Deere & Company reported net income of $1.135 billion for the second quarter ended April 28, 2019, or $3.52 per share, compared with net income of $1.208 billion, or $3.67 per share, for the quarter ended April 29, 2018. For the first six months of the year, net income attributable to Deere & Company was $1.633 billion, or $5.07 per share, compared with $673.2 million, or $2.05 per share, for the same period last year.
Affecting last year's results were charges to the provision for income taxes due to U.S. tax reform legislation. Without these adjustments, net income attributable to Deere & Company for the second quarter and first six months of 2018 would have been $1.034 billion, or $3.14 per share, and $1.476 billion, or $4.49 per share, respectively.
Worldwide net sales and revenues increased 6%, to $11.342 billion, for the second quarter of 2019 and rose 10%, to $19.326 billion, for six months. Net sales of the equipment operations were $10.273 billion for the quarter and $17.214 billion for six months, compared with $9.747 billion and $15.721 billion last year.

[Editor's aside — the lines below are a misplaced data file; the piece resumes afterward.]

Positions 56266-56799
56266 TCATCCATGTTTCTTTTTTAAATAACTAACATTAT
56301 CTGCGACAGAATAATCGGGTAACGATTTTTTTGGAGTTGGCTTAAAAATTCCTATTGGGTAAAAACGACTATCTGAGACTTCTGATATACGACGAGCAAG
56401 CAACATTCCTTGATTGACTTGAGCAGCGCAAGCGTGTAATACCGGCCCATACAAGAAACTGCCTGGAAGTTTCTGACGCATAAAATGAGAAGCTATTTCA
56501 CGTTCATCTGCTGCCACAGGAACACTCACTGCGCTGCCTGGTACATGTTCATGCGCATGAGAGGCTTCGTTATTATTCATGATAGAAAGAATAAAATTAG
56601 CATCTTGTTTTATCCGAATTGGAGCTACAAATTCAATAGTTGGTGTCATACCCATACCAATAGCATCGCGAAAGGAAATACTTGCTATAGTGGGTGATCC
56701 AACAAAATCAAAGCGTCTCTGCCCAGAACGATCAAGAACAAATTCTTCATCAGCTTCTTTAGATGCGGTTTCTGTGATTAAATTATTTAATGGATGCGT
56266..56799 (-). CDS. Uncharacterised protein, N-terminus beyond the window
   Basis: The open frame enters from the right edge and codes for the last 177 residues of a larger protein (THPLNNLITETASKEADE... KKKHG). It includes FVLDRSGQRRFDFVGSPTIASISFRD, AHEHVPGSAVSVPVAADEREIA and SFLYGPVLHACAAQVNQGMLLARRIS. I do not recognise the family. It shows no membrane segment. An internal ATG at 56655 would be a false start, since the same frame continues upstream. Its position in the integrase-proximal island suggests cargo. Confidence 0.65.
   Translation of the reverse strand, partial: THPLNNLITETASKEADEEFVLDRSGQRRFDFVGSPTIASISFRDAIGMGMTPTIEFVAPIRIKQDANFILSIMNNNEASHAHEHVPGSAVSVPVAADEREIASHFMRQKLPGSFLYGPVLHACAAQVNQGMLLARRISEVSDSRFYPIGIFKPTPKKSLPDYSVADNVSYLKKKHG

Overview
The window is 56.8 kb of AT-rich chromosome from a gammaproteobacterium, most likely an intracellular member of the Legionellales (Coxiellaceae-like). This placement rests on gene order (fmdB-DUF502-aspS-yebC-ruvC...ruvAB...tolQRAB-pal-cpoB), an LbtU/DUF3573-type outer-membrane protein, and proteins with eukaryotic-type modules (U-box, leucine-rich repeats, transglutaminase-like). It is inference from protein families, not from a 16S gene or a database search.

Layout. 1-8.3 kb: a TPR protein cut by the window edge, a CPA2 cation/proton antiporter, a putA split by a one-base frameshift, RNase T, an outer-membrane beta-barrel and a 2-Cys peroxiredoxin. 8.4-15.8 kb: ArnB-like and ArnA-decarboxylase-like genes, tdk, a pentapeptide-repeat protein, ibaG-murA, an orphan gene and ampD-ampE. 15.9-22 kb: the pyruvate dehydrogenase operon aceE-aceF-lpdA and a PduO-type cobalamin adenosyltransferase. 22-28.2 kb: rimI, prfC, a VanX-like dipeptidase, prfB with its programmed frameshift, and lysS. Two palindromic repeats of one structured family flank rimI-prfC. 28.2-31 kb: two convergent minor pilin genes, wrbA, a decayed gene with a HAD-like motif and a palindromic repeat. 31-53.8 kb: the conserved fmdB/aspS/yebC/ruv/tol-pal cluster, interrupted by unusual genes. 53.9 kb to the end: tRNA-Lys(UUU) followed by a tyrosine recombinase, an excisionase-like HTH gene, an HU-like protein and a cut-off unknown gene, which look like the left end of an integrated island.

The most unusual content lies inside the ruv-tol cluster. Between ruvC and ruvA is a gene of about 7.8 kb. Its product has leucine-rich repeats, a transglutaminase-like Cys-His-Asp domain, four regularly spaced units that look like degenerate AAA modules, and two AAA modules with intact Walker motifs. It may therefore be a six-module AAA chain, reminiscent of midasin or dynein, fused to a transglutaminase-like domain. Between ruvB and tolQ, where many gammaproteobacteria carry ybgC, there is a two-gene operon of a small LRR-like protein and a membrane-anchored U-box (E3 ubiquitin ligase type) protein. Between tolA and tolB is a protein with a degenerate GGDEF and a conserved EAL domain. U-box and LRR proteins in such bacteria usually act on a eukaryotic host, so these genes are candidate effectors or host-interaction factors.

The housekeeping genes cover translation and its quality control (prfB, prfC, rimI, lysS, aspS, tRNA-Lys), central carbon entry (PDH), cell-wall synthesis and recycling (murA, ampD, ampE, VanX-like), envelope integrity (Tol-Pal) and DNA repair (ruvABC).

"John Deere produced solid results for the quarter despite uncertain conditions in the agricultural sector," said Samuel R. Allen, chairman and chief executive officer. "Ongoing concerns about export-market access, near-term demand for commodities such as soybeans, and a delayed planting season in much of North America are causing farmers to become much more cautious about making major purchases. At the same time, overall economic conditions remain positive, a fact that along with a growing customer base has contributed to strong results from our construction and forestry business."
Company equipment sales are projected to increase by about 5% for fiscal 2019 compared with 2018. Net sales and revenues are projected to increase about 5% for fiscal 2019. Net income attributable to Deere & Company is forecast to be about $3.3 billion.
"Although the long-term fundamentals for our businesses remain favorable, softening conditions in the agricultural sector have led Deere to adopt a more cautious financial outlook for the year," said Allen. "The lower forecast is partly a result of actions we are taking to prudently manage field inventories, which will cause production levels to be below retail sales in the second half of the year. At the same time, Deere's long-term strategies remain on track and we are fully committed to their successful execution. We continue to expand our global customer base and are encouraged by the market's positive response to our line-up of advanced products and services."